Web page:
Julissa Moreta calls ‘time out’ on unsafe work situations in her native Dominican Republic
Saltchuk Safety Award finalist Julissa Moreta was born and raised in Santo Domingo in the Dominican Republic. Her father, a regional sales manager, and her mother, a doctor, inspired Moreta to pursue a career in business.
“I was immersed in business from an early age,” she said, “I come from a family of merchants.”
Moreta earned a bachelor’s degree in Business Administration and a master’s in Corporate Finance. Her first professional job was as a Recruitment Trainee in the Human Resources Department of Ambev, one of the largest beer companies in the region, where her father also worked. She later spent five years at a marketing research company as an Analysis Manager.
“The company eliminated my position, but I soon learned of a new job opportunity in the container shipping industry,” she said. “I started working as an Operations Coordinator for the Dominican Republic and a few other Caribbean Islands at the largest shipping company in the world – Maersk Line.”
After two years with Maersk, Moreta joined Tropical Shipping, where she’s worked for eight years “and counting.”
“The past eight years have been the best of my professional career,” she said. “I started as an entry-level employee in Operations and became Operations Manager a few years ago. The most challenging aspect of my career has been trying to break the paradigm of what it is to be a woman and work in what many people still consider to be a man’s field – especially in a somewhat ‘macho’ country like the Dominican Republic.”
Moreta was nominated for a 2019 Saltchuk Safety Award due in part to her fearlessness in calling “time out” in situations she believes to be unsafe. Recently, a set of containers loaded onto one of Tropical’s vessels were in very bad condition. Containers in poor condition represent a high risk for vessel or ground crew, and even pedestrians on the road should the container fail in transit. Moreta was notified and she stopped the operation, had them discharged, and contacted the shipper, requiring the company in question to hire a surveyor to certify the containers. The containers were quickly transloaded, surveyed, and underwent the process of repair and recertification before being placed back into service.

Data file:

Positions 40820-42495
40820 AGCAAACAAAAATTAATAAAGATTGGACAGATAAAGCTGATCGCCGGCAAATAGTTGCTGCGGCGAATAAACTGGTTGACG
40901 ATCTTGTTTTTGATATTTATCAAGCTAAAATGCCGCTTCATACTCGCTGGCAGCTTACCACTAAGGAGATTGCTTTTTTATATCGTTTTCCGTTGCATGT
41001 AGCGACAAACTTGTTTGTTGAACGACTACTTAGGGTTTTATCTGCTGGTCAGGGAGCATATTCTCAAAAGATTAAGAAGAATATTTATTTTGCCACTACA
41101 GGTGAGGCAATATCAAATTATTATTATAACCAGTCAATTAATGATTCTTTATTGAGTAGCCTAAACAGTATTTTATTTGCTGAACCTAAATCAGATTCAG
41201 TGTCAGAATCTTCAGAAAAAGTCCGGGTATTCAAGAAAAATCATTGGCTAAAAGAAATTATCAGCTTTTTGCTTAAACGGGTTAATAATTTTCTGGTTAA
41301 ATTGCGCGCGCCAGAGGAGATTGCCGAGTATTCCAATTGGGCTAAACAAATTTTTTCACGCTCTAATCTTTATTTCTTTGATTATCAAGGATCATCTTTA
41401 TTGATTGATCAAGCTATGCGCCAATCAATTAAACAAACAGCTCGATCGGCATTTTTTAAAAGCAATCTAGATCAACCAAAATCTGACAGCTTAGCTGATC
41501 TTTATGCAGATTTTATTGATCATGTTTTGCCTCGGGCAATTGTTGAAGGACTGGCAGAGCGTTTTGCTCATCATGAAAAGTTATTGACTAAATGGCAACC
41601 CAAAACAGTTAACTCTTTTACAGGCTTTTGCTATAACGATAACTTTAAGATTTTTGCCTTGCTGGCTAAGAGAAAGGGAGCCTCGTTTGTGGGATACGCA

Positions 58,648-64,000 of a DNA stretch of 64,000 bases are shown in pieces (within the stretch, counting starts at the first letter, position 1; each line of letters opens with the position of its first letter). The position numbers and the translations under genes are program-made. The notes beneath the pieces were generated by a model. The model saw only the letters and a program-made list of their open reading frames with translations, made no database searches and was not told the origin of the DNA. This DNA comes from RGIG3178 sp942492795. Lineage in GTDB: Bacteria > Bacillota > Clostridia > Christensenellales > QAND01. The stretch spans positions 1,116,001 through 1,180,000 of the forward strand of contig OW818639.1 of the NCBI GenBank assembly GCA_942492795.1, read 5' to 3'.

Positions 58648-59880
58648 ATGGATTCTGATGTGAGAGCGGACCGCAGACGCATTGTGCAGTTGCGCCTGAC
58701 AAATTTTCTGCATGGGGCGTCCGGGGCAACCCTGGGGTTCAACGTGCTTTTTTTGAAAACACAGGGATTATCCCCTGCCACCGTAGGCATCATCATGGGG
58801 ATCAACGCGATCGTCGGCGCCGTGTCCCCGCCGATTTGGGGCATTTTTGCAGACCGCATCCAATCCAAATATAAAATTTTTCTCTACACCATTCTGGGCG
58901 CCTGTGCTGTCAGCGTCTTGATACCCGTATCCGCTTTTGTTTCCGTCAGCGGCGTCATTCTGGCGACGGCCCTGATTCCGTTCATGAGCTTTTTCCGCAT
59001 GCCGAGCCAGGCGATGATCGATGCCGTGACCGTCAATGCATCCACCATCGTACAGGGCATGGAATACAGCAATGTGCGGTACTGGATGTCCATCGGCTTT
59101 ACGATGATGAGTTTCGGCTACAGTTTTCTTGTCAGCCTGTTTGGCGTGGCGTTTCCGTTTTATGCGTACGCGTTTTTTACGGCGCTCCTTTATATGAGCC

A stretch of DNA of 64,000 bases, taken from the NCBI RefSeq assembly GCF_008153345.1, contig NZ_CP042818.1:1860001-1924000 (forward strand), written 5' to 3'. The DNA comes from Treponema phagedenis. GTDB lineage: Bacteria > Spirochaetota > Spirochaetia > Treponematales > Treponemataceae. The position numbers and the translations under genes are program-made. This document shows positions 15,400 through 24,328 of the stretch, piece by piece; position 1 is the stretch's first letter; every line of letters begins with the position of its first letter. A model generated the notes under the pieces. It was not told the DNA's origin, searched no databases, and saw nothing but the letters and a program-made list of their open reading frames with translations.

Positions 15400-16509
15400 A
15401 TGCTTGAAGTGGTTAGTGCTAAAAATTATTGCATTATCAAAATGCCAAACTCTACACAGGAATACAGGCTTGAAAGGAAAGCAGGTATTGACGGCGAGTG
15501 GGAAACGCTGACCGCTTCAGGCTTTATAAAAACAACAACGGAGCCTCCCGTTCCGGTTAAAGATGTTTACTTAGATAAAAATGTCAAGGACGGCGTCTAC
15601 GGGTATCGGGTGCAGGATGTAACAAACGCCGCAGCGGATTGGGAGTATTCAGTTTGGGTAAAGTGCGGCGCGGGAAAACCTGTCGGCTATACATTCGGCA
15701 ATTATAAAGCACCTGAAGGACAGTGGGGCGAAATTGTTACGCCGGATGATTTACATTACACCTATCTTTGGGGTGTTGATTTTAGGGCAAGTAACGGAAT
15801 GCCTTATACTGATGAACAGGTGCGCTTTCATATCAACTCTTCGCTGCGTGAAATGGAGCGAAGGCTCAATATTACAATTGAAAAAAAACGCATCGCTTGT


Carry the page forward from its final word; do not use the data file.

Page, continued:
Moreta also proactively helped arm her coworkers in the Dominican Republic with the necessary equipment and materials for COVID-19 protection, despite all local suppliers running short. They now have gloves, masks, and hand sanitizer for the office through reliable suppliers at a reasonable price.
“When I first saw the list of employees nominated for the Safety Awards, I didn’t even realize my name was on the list,” she said. “When my coworkers started calling me and congratulating me, I was so emotional. I never thought I would be nominated and I am honored. For me, safety is an essential principle of life.”
Moreta said she’s most proud of her family and hopes to continue her professional development in the shipping industry.
“If I had to be or do anything else, I’d have my own business as a landscape designer or CPA,” she laughed. “Those are things I like a lot. In reality, I wouldn’t change anything about my past life because each and every one of my decisions that I made, each and every one of the actions that I took, and each and every one of the situations that I had to face, polished me and made me stronger, braver and more experienced.”
Most surprising about Moreta’s career, she said, is her growing resilience. She expects much will change at Tropical during the coming years, and she knows she’ll be able to adapt.
“We’re working in a very dynamic industry, so we need to continue innovating and investing in superstructures and software that will help us satisfy more specialized clients in the not too distant future.”